Dispatches From the Philadelphia Obama ‘Victory Party’
By 11:30, the 300 or so people at the Obama party at the Warwick Hotel in Center City had completely lost it. In a good way. They’d been partying with live DJs—playing all your favorite wedding and Bar/t Mitzvah hits—since Obama had been declared the winner of Pennsylvania about two hours earlier.
Mayor Nutter spoke from a small stage in the hotel’s ball room and gave the most impassioned speech I’ve ever heard (from him). He referred to U.S. Rep. Chaka Fattah (also present) as the “Education Congressman of the United States” and U.S. Rep. Allyson Schwartz (present) the “healthcare” congresswoman. Both won their respective races.
After chants of “four more years,” Nutter exclaimed that jobs are coming back and “Al Qaeda is on the run.” “It’s Obama time,” he yelled to the cheering crowd, then asked: “Do we got a DJ in this joint?” And the music really got going.
As Obama continued winning states, a woman sitting near the press tables motioned at her friend. “It’s about to be a party,” she said.
And it was. I knew because the DJs played, “Don’t Stop Believin.’”
Oregon and its seven electoral votes were called for Obama after 11 p.m. People cheered, as they’d been doing for each state the president won; but then the MSNBC projection screen told us what that also meant: Obama had won 274 electoral votes, and, therefore, had been re-elected. The DJs came on with “Tonight’s Gonna Be a Good Night.”
“It was God’s will,” Julianne Reynolds, 34, a learning instructor from Old City, said of Obama’s win. “And that’s speaking as someone who is not a Christian.”
Reynolds hung onto the idea that since Jesus was a loving and kind person, he would have supported another loving and kind person to be the leader of the free world. As for Romney: “People are smart enough to see through his bullshit,” she said. Her hopes for the next four years: A stronger gay agenda and “less drones.”
She stood near the bar in the back of the Westin Hotel’s ball room with Joshua Koplin, 35, of Center City. He used similar terms to describe presidential candidate Mitt Romney—especially as it happened with his supposed recent rise in the polls. “The last two months’ [polls] have been bullshit,” he said. The difference between this election night and the last one: “Last time we knew the results by 10:30.”
Obama volunteers Michael Roswell, 23, and Evelyn Strombom, 22, both of West Philly, said Nate Silver’s blog kept their spirits high over the last few months, even as independent polls and internals showed the race tightening.
Nate Silver, writer of the FiveThirtyEight blog at the New York Times, uses a weighted mathematical formula to predict the elections, based on polling data. His data has consistently shown Obama ahead this season, and likely to win the election by a healthy margin, in spite of the Republican Party and Romney campaign releasing internal polls to right-wing newspapers, who published them as news. Silver correctly predicted the 2008 and 2010 elections, and was correct once again last night.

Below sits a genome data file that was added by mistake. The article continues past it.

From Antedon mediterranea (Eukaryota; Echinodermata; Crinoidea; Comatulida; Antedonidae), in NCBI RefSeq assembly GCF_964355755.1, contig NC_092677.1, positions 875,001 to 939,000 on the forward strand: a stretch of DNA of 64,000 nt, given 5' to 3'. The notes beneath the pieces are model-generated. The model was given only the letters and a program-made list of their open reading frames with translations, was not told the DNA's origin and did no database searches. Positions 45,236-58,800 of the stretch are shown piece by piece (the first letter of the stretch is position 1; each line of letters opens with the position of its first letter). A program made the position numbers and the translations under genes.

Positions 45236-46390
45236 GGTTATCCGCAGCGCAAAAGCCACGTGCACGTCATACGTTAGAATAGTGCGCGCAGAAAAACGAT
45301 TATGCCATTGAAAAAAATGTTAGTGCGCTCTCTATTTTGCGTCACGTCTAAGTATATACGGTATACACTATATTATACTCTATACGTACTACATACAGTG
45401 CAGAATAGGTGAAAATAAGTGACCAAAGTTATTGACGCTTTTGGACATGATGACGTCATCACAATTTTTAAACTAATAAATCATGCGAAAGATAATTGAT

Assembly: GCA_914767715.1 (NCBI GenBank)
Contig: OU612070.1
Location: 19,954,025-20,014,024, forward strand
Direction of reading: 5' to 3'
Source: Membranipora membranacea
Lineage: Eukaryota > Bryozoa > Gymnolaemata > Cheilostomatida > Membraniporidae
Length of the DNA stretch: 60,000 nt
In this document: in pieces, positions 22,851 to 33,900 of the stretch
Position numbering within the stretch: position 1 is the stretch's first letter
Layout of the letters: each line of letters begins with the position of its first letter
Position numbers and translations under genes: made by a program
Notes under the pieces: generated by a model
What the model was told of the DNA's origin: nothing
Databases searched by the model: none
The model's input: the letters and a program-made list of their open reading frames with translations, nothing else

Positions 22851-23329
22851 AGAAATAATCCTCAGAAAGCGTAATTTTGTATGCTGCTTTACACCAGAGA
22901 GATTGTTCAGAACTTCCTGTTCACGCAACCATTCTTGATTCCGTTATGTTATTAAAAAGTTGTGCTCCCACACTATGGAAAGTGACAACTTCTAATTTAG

Roswell, a science entertainer and Strombom, a biologist, are both graduates of Swathmore College and were similarly confident in Pennsylvania’s outcome. They’d been working on the Get Out The Vote effort in West Philadelphia “since day 1,” said Roswell. What’s the Get Out The Vote effort consist of? They worked as door-knockers and phone bankers. “We’ve worn every hat,” continued Roswell.
The night wore on and it became clear that it wasn’t just Barack Obama and the Democratic machine taking the night, but liberalism as an ideal. Elizabeth Warren won Ted Kennedy’s former seat in Massachusetts, over Scott Brown. Gay marriage was passed in Maryland and Maine (a similar law in Washington State is pending and an anti-gay marriage amendment was likely defeated in Minnesota.) Wisconsin elected the nation’s first openly-gay Senator. Recreational marijuana was legalized in Colorado. Every Senatorial candidate who made a “rape gaffe” (Richard Mourdoch in Indiana, Todd Akin in Missouri, Tom Smith in Pennsylvania) lost.
Thinking I’d catch the last El train, I left the party early. Leaving would have been a nightmare if I had an aversion to bumping into massive crowds of people. Outside, the streets were empty; a huge difference from four years earlier, when Center City was a party and car horns blasted.
The El had stopped running, so I got to play my favorite game at 15th and Market: “Hope the Market-Frankford Night Owl bus comes.” It did. But as the driver made the turn at Race Street and got on I-95, I realized that in my slight drunkenness I’d overlooked that this was the Express to the Frankford Transfer Center, not the local I’d been waiting for. The guy next to me offered to sell me a drug whose street name I did not recognize, so I shook my head no. He got up and moved on. On the way back, I sat in front of a woman whose face was covered in a pink scarf. She repeated, over and over again, “I’ll never take this bus again. Never again.” She dozed off a few times and leaned against the back of my neck at least once, and when I moved, she woke up and apologized. When she fell face-first on the floor of the bus, near Kensington and Allegheny, I joined the guy sitting across from us to lift her up by the elbows and plop her down on the inside seat so she wouldn’t hit the ground again. It felt about right.